They went by in the blink of an eye.
I am in shock, laying here, remembering.
The morning that those two little pink lines appeared. The fear, the excitement, and the question of “NOW?”
We had nothing.
No home, no furniture. No real roots yet, nor any stability. At least, not the kind that a baby needs to thrive and grow, but still, you were on your way.
Having been told we would not be able to have a baby without thousands of dollars, and many new scientific procedures, I had put family planning on hold. After all, I was only 21 years old. There was plenty of time to worry about all of that later.
I was barely older than you are now when you became a reality.
You gave me serious heartburn.
The kind of heartburn where I was guzzling Maalox daily, yet still craving spicy foods. You were barely the size of a bean, and yet the energy it took to carry you still defies reason. I slept for hours, day and night.
As you grew, the excitement grew with you. Suddenly, that small little bump was large enough that others were taking notice. I may have even arched my back a bit, hoping others would see that small mound that I was so proud to be carrying.
There were challenges, of course.
Nothing in life is perfect…except you.
I didn’t know if you were a girl or a boy, and I didn’t really care. I assumed in my childlike naivete that you would be a boy because that is how babies are born..boys first, then a girl. I didn’t know what to do to plan for a girl. I was hardly the girl-kind of mom.
I had no idea what I was doing, or even how to prepare for you. Yet, I loved you.
You came into the world, unwillingly.
You were late. So late that the doctors decided to do whatever it would take to get you to make an entrance.
Your stubbornness almost killed us both.
At 22 years old, I held my perfect child in my arms, forgetting all the heartburn, the stretch marks and the intense pain of the last 24 hours, staring in awe and wonder at the tiny creation that lay before me. I had never known such love!
I wanted to be the perfect mother for you.
I read every book on child development, and stages and phases. I made all the baby foods from scratch, joined Mommy and Me classes. I wanted to be perfect for you.
I had no family to help, besides your father. He seemed to comprehend that my inability to change poopy diapers did not mean I was inept at other tasks, just that I gagged easily. I was jealous at how easy he made it look, while I fretted constantly about every little thing.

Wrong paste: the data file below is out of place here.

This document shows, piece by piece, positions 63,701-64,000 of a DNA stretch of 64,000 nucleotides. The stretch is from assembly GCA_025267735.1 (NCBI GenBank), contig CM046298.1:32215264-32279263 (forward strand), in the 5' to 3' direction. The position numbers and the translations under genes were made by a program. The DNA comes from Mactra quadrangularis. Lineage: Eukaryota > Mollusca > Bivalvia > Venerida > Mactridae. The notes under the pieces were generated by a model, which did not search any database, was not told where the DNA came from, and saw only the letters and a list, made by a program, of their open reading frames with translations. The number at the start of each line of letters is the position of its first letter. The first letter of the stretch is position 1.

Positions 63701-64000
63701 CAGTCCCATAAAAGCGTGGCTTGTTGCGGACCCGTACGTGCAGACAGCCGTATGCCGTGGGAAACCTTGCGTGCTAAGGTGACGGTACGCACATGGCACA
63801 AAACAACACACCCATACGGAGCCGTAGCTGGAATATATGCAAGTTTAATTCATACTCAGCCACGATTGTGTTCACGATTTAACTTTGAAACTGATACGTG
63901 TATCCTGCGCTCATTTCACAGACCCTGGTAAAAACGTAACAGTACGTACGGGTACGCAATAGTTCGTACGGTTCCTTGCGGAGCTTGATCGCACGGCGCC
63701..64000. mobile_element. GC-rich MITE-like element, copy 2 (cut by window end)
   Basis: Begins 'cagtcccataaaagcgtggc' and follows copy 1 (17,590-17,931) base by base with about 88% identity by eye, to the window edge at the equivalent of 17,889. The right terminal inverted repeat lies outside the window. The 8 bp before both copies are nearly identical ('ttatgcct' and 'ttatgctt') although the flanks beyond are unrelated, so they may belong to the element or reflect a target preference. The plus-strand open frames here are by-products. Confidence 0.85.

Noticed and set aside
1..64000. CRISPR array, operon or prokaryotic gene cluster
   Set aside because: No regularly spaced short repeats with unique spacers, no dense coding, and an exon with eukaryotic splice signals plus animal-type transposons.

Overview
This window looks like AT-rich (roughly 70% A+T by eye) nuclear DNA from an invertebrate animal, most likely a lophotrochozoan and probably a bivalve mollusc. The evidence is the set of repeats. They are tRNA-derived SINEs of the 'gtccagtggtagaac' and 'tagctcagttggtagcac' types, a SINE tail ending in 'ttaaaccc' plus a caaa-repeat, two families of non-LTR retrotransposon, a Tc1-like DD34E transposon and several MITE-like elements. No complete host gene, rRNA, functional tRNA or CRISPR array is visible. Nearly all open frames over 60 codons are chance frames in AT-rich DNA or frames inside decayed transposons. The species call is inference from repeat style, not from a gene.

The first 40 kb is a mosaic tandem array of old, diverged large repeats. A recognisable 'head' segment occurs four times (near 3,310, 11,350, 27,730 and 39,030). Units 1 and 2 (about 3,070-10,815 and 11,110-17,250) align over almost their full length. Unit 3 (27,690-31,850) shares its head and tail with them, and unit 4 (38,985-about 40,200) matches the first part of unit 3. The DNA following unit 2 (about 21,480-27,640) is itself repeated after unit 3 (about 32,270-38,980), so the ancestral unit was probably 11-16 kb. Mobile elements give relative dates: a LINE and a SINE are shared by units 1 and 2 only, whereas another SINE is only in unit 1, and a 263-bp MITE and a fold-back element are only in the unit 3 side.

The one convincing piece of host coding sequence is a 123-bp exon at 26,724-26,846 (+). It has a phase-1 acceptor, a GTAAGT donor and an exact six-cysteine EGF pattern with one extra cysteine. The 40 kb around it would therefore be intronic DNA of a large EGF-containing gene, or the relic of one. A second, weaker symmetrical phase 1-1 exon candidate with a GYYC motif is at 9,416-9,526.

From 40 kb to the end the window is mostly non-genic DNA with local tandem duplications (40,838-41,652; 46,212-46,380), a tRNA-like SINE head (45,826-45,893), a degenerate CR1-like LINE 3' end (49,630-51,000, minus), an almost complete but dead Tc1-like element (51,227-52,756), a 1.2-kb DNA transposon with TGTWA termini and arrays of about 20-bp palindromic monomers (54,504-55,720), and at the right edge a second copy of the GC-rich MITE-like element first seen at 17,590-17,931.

Your smile was infectious…it still is.
I loved being at home with you those first two years.
You were so sweet. Many people would stop to smile at you, as your face lights up and your spirit would shine through. Your energy was contagious. Those little legs carrying you beyond the trail ahead of me, little brown piggy tails swaying with each step. Every so often you would glance back at me, making sure I was still nearby. Yet, you have never needed me. You just needed the assurance I was there.
You have always been fierce.
You walked into daycare, and onto the kindergarten bus, into each new school and into the final years of high school on your own. With one glance back, to see if I was still watching, you smiled and waved.
I doubt you noticed each of those milestones, but I did.
I had no idea how fast these years would go by. If I could go back and do it all over again, I would. All the sick days, the temper tantrums, and the teenage fights. I would go back and re-live each day, just to cherish each of the moments more.
I had no idea ALS would come into our world.
For that, I am sorry.
I am sorry that these last seven years have been with a mother that is tired, and stressed, and not always attentive.
All those times you waited, or the many times I put you off to the side, because someone needed my help. You had to learn how to wait for my attention. Between the two little ones, the divorce and then ALS, you have sat patiently waiting for my attention.
If I could go back, do better, and be more for you, I would.
You are fierce.
You are just coming into adulthood, with an entire lifetime of memories to build. I am excited to see who you will become.
I am learning to sit back and watch. You have never wanted my advice, always choosing to do things on your own terms and on your own timeline.
You will make mistakes.
And I will still love you.
You will face unimaginable trials and challenges along the way.
I will still love you.
You have not found your passion yet. The spark that drives a person forward. My passion found me, and I have a feeling yours will find you. When it does, I know that you will be loyal to what ever that cause may be. You will tackle it with intensity and drive.
But for today, I will sit here, and remember the baby I held in my arms. The perfect child that came to me at just the right moment.
Today, I will remember all the sweetest of moments that you gave to me, and I will cherish them that much more. Because I know that the next 20 years will go by even faster.
Stay fierce, baby girl.